Cole resigned during the investigation of his actions on June 17, but the internal investigation did find him guilty of violating police policies, including one on use of force.
At least three city councilmembers, Mike Barber, Marikay Abuzuaiter and Tony Wilkins, were not pleased with Westmoreland’s decision to postpone the promotions of those four police officers for 30 days.
Barber, in an email to his fellow councilmembers and Westmoreland wrote: “Policy direction should come from the majority of council. The delay paints these officers negatively. We need to make sure their salaries are increased as of today -when whatever you appear to be doing is done. This is classic guilty til proven innocent. … This is knee jerk and not methodical, professional or responsible.”
Abuzuaiter, also to Westmoreland and her fellow councilmembers, wrote: “If there was no criminal investigation called for on Officer Cole until August 10, how can this be perceived as a delay or wrongdoing on the part of several officers who would have been promoted today?”
Abuzuaiter continued, “I only learned about this when I saw the email this morning although I know there were discussions with certain council members prior to today about delaying the promotions ceremony. Talk about being the last to know…as an at-large councilmember I believe communications and discussions concerning something this serious should have occurred prior to my finding out about it in an email.”
Both Barber and Abuzuaiter also asked for their apologies to be conveyed to the four officers who weren’t promoted today.
Wilkins, also to Westmoreland and his fellow councilmembers, wrote, “I am just now finding out about this and want to express my strong agreement with Council members Barber and Abuzuaiter. While you could have easily made this a city wide policy until after any investigation is completed you have now put a target on the backs of these officers you have named.
“Did you have a consensus of council before making such a decision?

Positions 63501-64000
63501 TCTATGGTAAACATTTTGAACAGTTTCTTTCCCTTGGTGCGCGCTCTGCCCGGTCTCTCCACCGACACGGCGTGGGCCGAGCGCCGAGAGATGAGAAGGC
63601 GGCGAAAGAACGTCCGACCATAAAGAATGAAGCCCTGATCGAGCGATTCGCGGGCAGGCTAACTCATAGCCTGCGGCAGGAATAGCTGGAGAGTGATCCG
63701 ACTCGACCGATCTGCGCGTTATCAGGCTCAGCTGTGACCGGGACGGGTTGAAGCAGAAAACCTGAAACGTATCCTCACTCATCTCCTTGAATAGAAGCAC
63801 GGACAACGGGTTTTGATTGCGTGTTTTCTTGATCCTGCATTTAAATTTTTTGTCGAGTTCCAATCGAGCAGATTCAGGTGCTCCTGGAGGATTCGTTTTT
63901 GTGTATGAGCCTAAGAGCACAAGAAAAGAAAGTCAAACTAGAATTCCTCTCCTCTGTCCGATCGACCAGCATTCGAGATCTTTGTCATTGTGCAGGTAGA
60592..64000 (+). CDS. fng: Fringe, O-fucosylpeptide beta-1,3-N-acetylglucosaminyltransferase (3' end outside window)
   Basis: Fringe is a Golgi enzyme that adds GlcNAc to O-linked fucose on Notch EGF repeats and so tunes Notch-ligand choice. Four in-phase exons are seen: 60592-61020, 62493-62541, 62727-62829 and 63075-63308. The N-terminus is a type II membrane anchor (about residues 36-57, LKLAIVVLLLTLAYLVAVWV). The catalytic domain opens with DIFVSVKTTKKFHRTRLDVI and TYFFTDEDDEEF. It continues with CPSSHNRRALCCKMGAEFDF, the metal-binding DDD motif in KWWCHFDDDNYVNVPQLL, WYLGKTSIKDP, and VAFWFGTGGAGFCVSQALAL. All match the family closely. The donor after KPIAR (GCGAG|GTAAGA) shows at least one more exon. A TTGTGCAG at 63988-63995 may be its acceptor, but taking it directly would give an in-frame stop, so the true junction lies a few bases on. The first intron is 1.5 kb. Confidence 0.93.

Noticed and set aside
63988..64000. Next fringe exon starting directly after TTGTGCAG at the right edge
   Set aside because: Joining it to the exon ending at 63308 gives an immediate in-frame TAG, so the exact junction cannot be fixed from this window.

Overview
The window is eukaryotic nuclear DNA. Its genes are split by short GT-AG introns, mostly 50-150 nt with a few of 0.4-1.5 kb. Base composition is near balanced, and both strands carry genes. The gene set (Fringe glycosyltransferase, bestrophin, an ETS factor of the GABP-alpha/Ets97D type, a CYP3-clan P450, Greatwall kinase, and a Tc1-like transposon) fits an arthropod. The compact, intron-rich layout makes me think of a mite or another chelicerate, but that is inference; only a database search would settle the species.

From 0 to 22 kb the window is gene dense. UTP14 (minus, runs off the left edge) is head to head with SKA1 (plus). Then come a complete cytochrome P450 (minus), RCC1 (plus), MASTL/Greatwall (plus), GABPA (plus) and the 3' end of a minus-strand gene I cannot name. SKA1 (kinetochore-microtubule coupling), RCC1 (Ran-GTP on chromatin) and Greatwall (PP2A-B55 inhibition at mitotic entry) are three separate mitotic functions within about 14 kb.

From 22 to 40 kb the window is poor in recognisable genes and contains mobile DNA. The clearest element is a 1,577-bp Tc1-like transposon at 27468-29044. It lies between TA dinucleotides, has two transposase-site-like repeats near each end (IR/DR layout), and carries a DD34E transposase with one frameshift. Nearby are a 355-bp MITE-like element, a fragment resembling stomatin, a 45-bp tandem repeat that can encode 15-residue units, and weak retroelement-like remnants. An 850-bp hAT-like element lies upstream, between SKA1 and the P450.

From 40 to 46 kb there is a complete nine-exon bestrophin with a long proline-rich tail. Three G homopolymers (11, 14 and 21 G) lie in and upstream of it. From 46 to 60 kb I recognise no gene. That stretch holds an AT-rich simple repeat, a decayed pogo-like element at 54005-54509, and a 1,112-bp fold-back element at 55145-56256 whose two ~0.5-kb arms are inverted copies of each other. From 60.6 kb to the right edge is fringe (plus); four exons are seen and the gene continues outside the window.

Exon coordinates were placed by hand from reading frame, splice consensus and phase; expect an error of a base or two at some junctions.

“We’re finding out that a select few had input on the resolution passed Monday. Now it appears a select few are being consulted with before making such a very poor decision.”
Wilkins added, “This is the worst leadership action I have seen you make since I’ve been on this council. I would hope that in the future you would include all of council before finalizing such an important decision.”
Councilmember Sharon Hightower responded to the email from Westmoreland announcing his decision to suspend the promotion of the officers involved in the investigation for 30 days with this email: “What exactly does this mean? Can you contact me? How many are involved? Can this information be revealed?”
Wednesday afternoon Westmoreland responding to the criticism of his decision to postpone the promotion of four officers sent an email to city councilmembers offering some explanation for the decision.
He said that with the inquiry into the investigation of the Cole incident incomplete, he thought it would be better to wait until it was finished and presented to City Council before promoting the officers involved.
He also said that he was concerned that the promotion ceremony for the Police Department would be subject to protests and wanted to “eliminate the potential for a protest” and believed that postponing four officers’ promotion was the best way to avoid one.
If this was an attempt to calm the waters on the City Council, it wasn’t entirely successful. Wilkins responded to Westmoreland’s email with an email asking how the protestors would know which officers were involved in the investigation since the City Council wasn’t informed who the four were until after the postponement of their promotions was announced.
There is a good reason why City Council business is supposed to be conducted at a public meeting. This is an example of the City Council conducting business by email. Although the emails are public records, it is extremely difficult for nine people to discuss an issue and reach a consensus by email.
It appears Westmoreland is under pressure from all sides, and whatever action he takes some councilmembers are going to disagree. However, the promotions ceremony has been scheduled for some time. If there was a perceived problem with going forward with promotions, it could have been discussed by the full City Council on Monday. At least then Westmoreland would know what the consensus of council was before he took action.
It seems the Cole incident is a long way from over, and at least some councilmembers are not at all happy with this latest turn of events.
As we were going to press, Westmoreland informed the City Council by email that officer C.N. Jackson had resigned from the Greensboro Police Department. Jackson was the officer on the call with Cole, and after the City Council viewed the body-cam videos of the arrest of Dejuan Yourse last week, several councilmembers commented that Jackson behaved appropriately at all times in a difficult situation.
Jackson did not consent to the release of her body-worn camera video, which the City Council voted 7 to 2 to release without her permission. Both Wilkins and Barber, who voted against the motion to release the videos, said they did so because, since Jackson had not agreed to the release and had done nothing wrong, they thought the release it was uncalled for.